Creativity is, if it can be assessed, if it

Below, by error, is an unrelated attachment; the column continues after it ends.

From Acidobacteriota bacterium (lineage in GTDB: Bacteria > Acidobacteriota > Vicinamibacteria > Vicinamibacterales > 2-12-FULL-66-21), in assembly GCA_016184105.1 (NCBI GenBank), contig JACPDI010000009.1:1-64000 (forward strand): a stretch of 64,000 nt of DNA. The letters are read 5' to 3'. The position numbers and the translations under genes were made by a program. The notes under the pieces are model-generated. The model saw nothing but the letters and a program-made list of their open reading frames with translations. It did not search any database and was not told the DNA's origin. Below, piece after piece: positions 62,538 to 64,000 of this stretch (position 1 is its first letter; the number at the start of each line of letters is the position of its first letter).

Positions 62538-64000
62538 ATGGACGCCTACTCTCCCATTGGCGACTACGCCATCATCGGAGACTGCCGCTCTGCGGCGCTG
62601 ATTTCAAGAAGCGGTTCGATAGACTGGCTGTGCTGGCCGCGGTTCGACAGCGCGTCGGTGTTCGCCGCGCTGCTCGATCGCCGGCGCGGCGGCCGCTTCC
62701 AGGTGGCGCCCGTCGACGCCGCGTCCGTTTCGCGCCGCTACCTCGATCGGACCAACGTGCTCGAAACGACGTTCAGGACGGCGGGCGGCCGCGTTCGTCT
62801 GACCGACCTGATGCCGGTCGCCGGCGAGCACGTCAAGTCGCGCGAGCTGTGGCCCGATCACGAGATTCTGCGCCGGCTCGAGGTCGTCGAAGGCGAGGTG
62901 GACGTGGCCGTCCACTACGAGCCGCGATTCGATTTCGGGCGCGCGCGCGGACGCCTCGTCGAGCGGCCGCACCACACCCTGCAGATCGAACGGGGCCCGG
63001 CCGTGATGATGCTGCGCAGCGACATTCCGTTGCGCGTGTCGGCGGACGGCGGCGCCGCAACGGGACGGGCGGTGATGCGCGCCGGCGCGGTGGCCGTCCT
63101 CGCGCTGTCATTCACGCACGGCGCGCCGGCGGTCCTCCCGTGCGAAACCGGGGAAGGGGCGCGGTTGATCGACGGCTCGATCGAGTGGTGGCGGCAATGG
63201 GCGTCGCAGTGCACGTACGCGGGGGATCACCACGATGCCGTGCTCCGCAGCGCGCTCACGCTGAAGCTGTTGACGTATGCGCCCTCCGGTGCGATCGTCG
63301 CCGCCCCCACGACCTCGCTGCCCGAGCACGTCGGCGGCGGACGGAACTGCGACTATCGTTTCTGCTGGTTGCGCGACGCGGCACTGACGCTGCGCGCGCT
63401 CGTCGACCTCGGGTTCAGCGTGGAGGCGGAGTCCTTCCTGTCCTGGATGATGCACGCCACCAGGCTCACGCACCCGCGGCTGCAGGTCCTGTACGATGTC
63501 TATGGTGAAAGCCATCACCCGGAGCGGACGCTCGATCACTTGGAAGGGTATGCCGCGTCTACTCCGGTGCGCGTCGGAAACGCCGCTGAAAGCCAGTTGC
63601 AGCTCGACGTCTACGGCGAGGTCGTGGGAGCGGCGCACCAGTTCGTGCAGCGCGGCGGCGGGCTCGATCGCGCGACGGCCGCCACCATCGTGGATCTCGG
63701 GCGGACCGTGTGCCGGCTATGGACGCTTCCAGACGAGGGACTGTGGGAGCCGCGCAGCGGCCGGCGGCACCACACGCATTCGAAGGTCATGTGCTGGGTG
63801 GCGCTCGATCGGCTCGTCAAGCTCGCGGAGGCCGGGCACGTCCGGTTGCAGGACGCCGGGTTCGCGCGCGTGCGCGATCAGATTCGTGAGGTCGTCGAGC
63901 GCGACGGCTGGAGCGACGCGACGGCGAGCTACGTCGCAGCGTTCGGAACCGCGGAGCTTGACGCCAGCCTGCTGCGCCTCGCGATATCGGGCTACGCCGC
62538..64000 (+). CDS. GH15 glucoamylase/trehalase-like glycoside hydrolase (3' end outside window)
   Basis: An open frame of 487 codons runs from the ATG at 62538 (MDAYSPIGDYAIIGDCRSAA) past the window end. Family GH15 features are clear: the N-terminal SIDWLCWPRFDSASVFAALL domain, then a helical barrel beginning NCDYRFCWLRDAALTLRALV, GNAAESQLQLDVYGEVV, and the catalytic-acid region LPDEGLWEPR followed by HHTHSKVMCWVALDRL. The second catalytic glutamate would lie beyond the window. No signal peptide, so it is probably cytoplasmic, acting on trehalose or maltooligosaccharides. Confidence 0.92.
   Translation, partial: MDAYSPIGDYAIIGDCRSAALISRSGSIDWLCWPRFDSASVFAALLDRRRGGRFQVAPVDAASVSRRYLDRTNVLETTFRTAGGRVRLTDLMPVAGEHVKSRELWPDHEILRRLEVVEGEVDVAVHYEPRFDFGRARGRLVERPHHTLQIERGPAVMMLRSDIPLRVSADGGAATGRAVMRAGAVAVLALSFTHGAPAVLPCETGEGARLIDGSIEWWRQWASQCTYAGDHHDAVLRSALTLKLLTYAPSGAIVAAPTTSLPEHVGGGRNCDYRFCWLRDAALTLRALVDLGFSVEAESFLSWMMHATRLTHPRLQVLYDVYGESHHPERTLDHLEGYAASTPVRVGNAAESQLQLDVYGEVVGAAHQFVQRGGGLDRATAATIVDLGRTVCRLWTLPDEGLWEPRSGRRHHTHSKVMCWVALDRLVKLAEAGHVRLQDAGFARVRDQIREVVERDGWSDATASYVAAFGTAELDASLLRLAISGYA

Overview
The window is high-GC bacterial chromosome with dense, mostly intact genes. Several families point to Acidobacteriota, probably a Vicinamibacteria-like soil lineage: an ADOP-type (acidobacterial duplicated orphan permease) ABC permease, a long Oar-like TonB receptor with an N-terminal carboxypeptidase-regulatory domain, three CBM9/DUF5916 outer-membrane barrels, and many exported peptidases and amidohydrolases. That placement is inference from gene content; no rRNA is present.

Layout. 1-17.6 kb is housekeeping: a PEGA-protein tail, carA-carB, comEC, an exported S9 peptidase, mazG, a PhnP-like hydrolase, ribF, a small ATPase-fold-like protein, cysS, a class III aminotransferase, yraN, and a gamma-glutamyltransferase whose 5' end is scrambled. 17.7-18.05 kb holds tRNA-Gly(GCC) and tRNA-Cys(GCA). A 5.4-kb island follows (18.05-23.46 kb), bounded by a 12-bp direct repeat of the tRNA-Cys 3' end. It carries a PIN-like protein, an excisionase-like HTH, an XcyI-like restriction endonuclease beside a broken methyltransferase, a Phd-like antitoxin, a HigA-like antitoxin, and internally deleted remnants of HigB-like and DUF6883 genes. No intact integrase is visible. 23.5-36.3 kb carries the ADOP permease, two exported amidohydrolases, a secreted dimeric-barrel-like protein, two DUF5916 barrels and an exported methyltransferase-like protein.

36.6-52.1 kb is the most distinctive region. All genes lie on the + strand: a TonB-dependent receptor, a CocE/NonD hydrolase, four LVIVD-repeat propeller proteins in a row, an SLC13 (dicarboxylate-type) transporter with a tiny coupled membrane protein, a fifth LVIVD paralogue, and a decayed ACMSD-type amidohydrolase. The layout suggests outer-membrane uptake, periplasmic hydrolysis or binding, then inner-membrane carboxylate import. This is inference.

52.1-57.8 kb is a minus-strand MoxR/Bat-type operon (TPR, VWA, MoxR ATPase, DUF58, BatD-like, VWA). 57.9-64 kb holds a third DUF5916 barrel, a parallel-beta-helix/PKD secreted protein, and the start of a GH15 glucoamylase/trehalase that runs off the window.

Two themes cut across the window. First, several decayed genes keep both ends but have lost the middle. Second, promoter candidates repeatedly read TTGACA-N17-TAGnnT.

Creativity is a much discussed and debated topic in music education today. Researchers have explored what it is, if it can be assessed, if it can affect (or is attached to) other areas of academic study, and if it can be taught. Creativity has been explored quantitatively, qualitatively, historically and philosophically. Much of this research into creativity was brought about by the 1994 National Standards for Arts Education decision to include improvisation and composition (Consortium of National Arts Education Associations). The No Child Left Behind research-based assessments makes exploration of the content and context of creativity as important than ever (Moran, 2005). This document represents an exploration into the research based on definitions and measurements of creativity in music education from 1980 until 2005. Carol Peterson Richardson?s (1983) previous review of literature relating to creativity and music education explored research from roughly 1922 until 1979 with the bulk of the presented material between 1962 and 1979. Since 1980, creativity has remained a topic that has generated much interest, research and a little controversy. Other authors including Henry (1996) and Rohwer (1997) have completed more recent reviews in creative composition and assessment of creativity. Yet a comprehensive exploration targeting contemporary studies regarding how creativity and music education relate is overdue. There has been much research into creativity in the 25 years since 4 Richardson?s (1983) review. It is time to reexamine how far research in this area has progressed. As an extension to Richardson?s examination, this review was limited to articles written for scholarly journals published between 1980 and 2005. The studies under consideration are categorized by research topic. The first section discusses various definitions of creativity. The second section examines various empirical measures of musical creativity, and the third section explores the effects of music instruction on general creativity scores. Although every attempt was made to be comprehensive, this review may not be all-inclusive.A formal agreement of what creativity actually is has eluded scientists, artists, philosophers and researchers alike – from Socrates to Csikszentmihalyi. Much of the more recent research has focused on deciding (or defining) exactly what creativity is and who has it. This exploration had led researchers like Balkin (1990) to claim that creativity is “overused, misused, confused, abused, and generally misunderstood” (p. 29). Is creativity a gift, or can it be developed? Can it be learned? Can it be taught? The following section will explore these questions and describe what is thought about creativity and music education. Researchers such as Perkins (1981), Weisberg (1986), Balkin (1990), and Clark (1986) have put forth a variety of explanations as to who is creative and what creativity is. 5 The theories of creativity put forth by David Perkins (1981) and Robert Weisberg (1986) state that creativity is a process of application of knowledge, logical reasoning, memory recovery, and visualization. Both authors related artistic creativity to puzzle solving (i.e. person A asks person B a question and either confirms or denies the answer until person B answers correctly). In his 1990 retort, Thomas Leddy plays the role of devil?s advocate to the views of Perkins and Weisberg by offering several contradictions and alternatives to their view of creativity. Leddy believed that true creativity requires more than the sum of a person?s prior knowledge and a „novel? means of applying it. Contrasting with Perkins and Weisberg, Alfred Balkin (1990) defined creativity through a process of contrasting it with other words and concepts commonly confused with creativity. For example, Balkin contrasted creativity with talent by explaining that talent is an innate and unlearnable gift while creativity is an acquired and developable behavior. Oftentimes talented people are creative, and creative people can be talented, but there is no causal correlation that exists between these two concepts. Balkin also contrasted creativity with originality (flamboyant or bizarre behavior), IQ and cleverness. Again creative people often possess these characteristics, but not necessarily so. In fact, while theorists differ on their views of what constitutes a creative person, a general agreement exists – summarized by Balkin –that creative people tend to demonstrate certain characteristics (e.g. confidence, intellectually “playful”, persistent). If creativity is not directly connected to talent, IQ, originality, or cleverness, then what is it? Balkin (1990) claimed that what separates creativity from simple spontaneity is a final result that represents an important contribution to society – a product. This product is the result of a four-stage process (first postulated in 1926 by Wallas). The first 6 step in this process is preparation wherein one gathers the necessary information and skills needed to complete the task. This is followed by an incubation period in which one allows the unconscious to develop ideas and concepts. This incubation process is followed by an illumination or eureka moment where the great idea is formed. The last stage in this process is one?s verification of this great idea through time and testing. This four-stage process also appears in the research of Oehrle (1986) and Hickey and Webster (2001). The importance of product also appears in the research of Amabile (1983), Symes (1983), Tang and Leonard (1985), and Clark (1986). Amabile (1983) suggested “a product or response is creative to the extent that appropriate observers independently agree it is creative. Appropriate observers are those familiar with the domain in which the product was created or the response articulated” (p. 359). This consensual assessment has become the cornerstone of much research into the evaluation of creative work. Clark (1986) added that in order for the product to be considered creative, it must possess both descriptive and evaluative functions that are both novel and deemed desirable by society. Because society is ultimately responsible for determining whether an individual is creative (through the product that they deliver) – creativity (in part) is taken completely out of the hands of the creator. Tang and Leonard (1985) add that the truly creative product must be the “unique solution to a problem (p. 7).” In musical terms, this problem is the need for a product that will be considered both original and desirable. David Elliott (1989, 1995) described creativity as a family of concepts that are often confused with originality. Elliott stated that one engages in a creative process through actions such as composing or improvising which result in a final product. This 7 product will not be considered creative unless there is a substantial level of quality (determined in a social-cultural environment). This theory led to Elliott?s „head-andshoulders? model. Elliott believed that creative products are a combination of the familiar and the un-familiar based on a network of the creator?s prior musical experience. Take for example (as Elliot does), the Beethoven Eroica Symphony. Beethoven did not invent symphonic music or create a bizarre work of art. Beethoven created a timeless work of quality art that combines both the ordinary and extraordinary on the „shoulders? of past creations. Johnson-Laird (1987) hypothesized that creativity can be expressed as an algorithm (a limited set of instructions). To demonstrate this point, Johnson-Laird designed a computer program that would test three creative algorithms by „improvising? jazz bass lines, melodies and chord sequences. These programs were instructed to use the „grammar? (existing motifs) of jazz to „create? new improvisations. These computer generated improvisations varied widely in quality, and led to Johnson-Laird describing the creative process of a successful improvisation as having two stages: 1) combine and modify components within the limit of the constraints and 2) make an impulsive decision from the available options. Not only is there controversy over what creativity is, but numerous music educators have inquired whether creativity can be taught. Clark (1986) explains that the product of creativity is not a separate action from the creative processes any more than winning a race is not a separate act from running the race. Educators may teach all of the tools necessary for a student to be creative, but this does not directly yield a creative product. However, Clark also believes that “Much that students learn from their teachers, 8 and especially in the area of values and dispositions, is learned by example. I think that this is especially likely to be true in teaching creativity (p. 31).” This belief in the importance of a teacher?s openness to personal creativity is shared by others, including DeTurk (1989) and Harris and Hawksley (1990). Gordon (1993) stated that the degree to which a child is creative is directly dependent upon the child?s tonal and rhythmic vocabulary. Morin (2002) agreed and explored teaching composition through the expansion of the student?s base of knowledge. Morin suggested that in order for students to display creativity, they must have a fundamental knowledge of melody, harmony and rhythm. Morin offered examples of her method in action. Numerous educators have forwarded theories of how to incorporate creativity into the classroom. The majority of these classroom activities are in the areas of improvisation (Addison, 1988; Fratia, 2002; Hickey, 1997; Nolan, 1995; Rooke, 1990) and composition (Collins, 2005; Dunbar-Hall, 1999; Reynolds, 2002; Stauffer, 2001, 2002; Wiggins, 1999; Wilson, 2001). Other researchers have explored ways in which the curriculum itself may be structured to promote creativity (Byrne, 2002; Davidson, 1990; Kratus, 1990; Moore, 1990; Sullivan, 2002). Finally, a great deal has been written about the use of technology to aid in teaching creativity (Demonline, 1999; Howell and Murphy, 1993; Pike, 2000; Reese, 2001). Clearly a great deal of thought, time and research has been undertaken in the name of creativity. The next section will examine various methods in which musical creativity has been analyzed and quantified since 1980.Research into a means of quantifying an individual?s or a work?s creative value is essential to the understanding of what creativity is and how it can be developed. The latter half of the twentieth century has been an exciting time for the development of empirical measures of creativity in music. Torrance?s Tests of Creative Thinking (1966) and Guilford?s 1971 Structure of Intellect (SI) model did much to standardize the evaluation of creativity. Much of the research from 1980 to the present has been based on the foundational work of these pioneers. This section will examine the work of other researchers who have developed means to calculate and quantifiably assess creativity. Peter Webster?s investigations into measuring creativity have been highly influential on other researchers? attempts to explore and quantify creativity. Published in 1980, Webster?s Measure of Creative Thinking in Music (MCTM) is directly related to the prior research of Guilford, Vaughan and Gordon. The MCTM is designed to evaluate a child?s (age 6-10) musical creativity and expressivity by engaging them in a ten-task guided improvisatory session lasting 20-25 minutes. The subject?s work is then scored by one or more judges. Based on roughly 300 student subjects, the inter-scorer reliability has been found to average .70. Hickey and Webster (1999) reviewed and improved Webster?s previous work with the MCTM by incorporating a MIDI-based instrument into the test, principally in order to make judging results both easier and more consistent. Subjects for their research consisted of 3rd -grade students (N = 28) and like the original MCTM, this 10 instrument was designed to test for creative elements that might not appear on other standardized tests or teacher ratings. Hickey and Webster not only improved reliability for the MTCM, but also simplified the administration of the test. Schmidt and Sinor (1986) employed Webster?s MCTM along with Gordon?s Primary Measures of Musical Audiation (PMMA), and Kagan?s Matching Familiar Figures (MFF) to investigate whether creative achievement in convergent and divergent musical assignments is connected with the cognitive dimensions of reflection/impulsivity. The researchers employed second-grade students (N = 34) as their test subjects and while they discovered that 15% of the variance of the PMMA can be attributed to reflection/impulsivity, the researchers did not find any significant relationships between reflection/impulsivity and the various dimensions of musical creativity. Like Webster, Gorder (1980) used the research of Guilford and Torrance to design a new empirical method of evaluating creative work. Gorder?s Measures of Musical Divergent Production (MMDP) evaluates the divergent abilities of music fluency (producing musical ideas from supplied music information), flexibility (producing musical ideas that emphasize shifts in musical character such as from staccato to legato), originality (producing musical ideas that emphasize musical concepts rarely found in the subject?s overall population), elaboration (producing musical ideas emphasizing detail or complexity), and quality (producing musical ideas that are musically desirable) among instrumental music students. The MMDP was administered to 80 randomly selected junior high school and high school students and Gorder discovered that a student?s „Ability to Improvise? and their „Musical Creativity Rating? served as significant predictors for flexibility (R2 = .301) and elaboration and (R2 = .433). While these two 11 variables, combined with age, were substantial predictors of quality (R2 = .573), the Musical Creativity Rating provided only a weak predictor of originality (R2 = .168) The Torrance Tests of Creative Thinking (along with the Vaughan Test of Musical Creativity) appeared once again in the research of Mark Kiehn (2003). Kiehn studied the results of students (N = 89) in grades 2, 4 and 6 on two measures of creativity. The results of the Vaughan test were scored by expert judges to determine the creative quality of the students? improvisations. Keihn discovered that boys scored significantly higher than girls (p < .05) and found significant differences between grades (p < .01). A Tukey test revealed a significant difference between grade 2 and grades 4 and 6, but no significant difference between grades 4 and 6. Kiehn stated that there is a leveling of creativity that occurs between grades 4 and 6, and that while boys scored significantly higher on the tests for fluency, originality, and composite scores.There is a large body of research regarding creativity and music education. The research described here represents selected studies conducted subsequent to 1980. 18 Research prior to that year has been reviewed by Richardson (1983). Much research remains to be done on measuring musical creativity. The majority of the tests cited in this review relating directly to the assessment and measurement of creativity were designed between the years 1980 and 1986. Reexamining previous methods for measuring creativity is important for increased application and reliability and technological advancements in computer hardware and software offer potential for new methods for evaluating creativity. Both new and established methods of evaluating creativity should be employed to explore the appropriateness of using product-centered methods of measuring creativity in music versus process-centered or performancecentered methods. Also, it will be important to determine whether there are relationships between students, scores on product-centered measures of creativity and their scores on process-centered or performance-centered methods. An additional avenue should be an attempt to determine whether creativity is something that can be taught and, if so, establish best methods for teaching it. Madura (1996) found creativity in vocal jazz improvisation to be related to knowledge of theory and jazz experience – both teachable concepts. Similarly, Lufting (2000) linked creativity to classroom participation in a school wide arts program. Conversely, Hamman and Aderman (1991) found creativity in high school students to be most highly correlated with general GPA scores. Creativity is a vital factor within the context of a complete education in music. The research investigated here covers an extensive assortment of feasible topics and has practical applications to current musical instruction. Amabile?s (1983) technique of consensual assessment has provided an excellent means of judging the relative creativity 19 of musical products (Hickey, 1997, 2001). In the process of teaching and evaluating creativity, classroom teachers could readily employ this consensual assessment. Another practical measure of creativity, Webster and Hickey?s 1999 updated version of the MCTM, was redesigned specifically to be more accurate and easier to administer. This new version of the MCTM could be assist with the longitudinal exploration of how a student?s creativity changes from a young age through high school or college. While there is still much to be learned about developing the creative abilities of student musicians, it is my hope that this examination of the literature will lead to superior teaching methods and to the establishment of an environment that develops students? capabilities as independent music learners.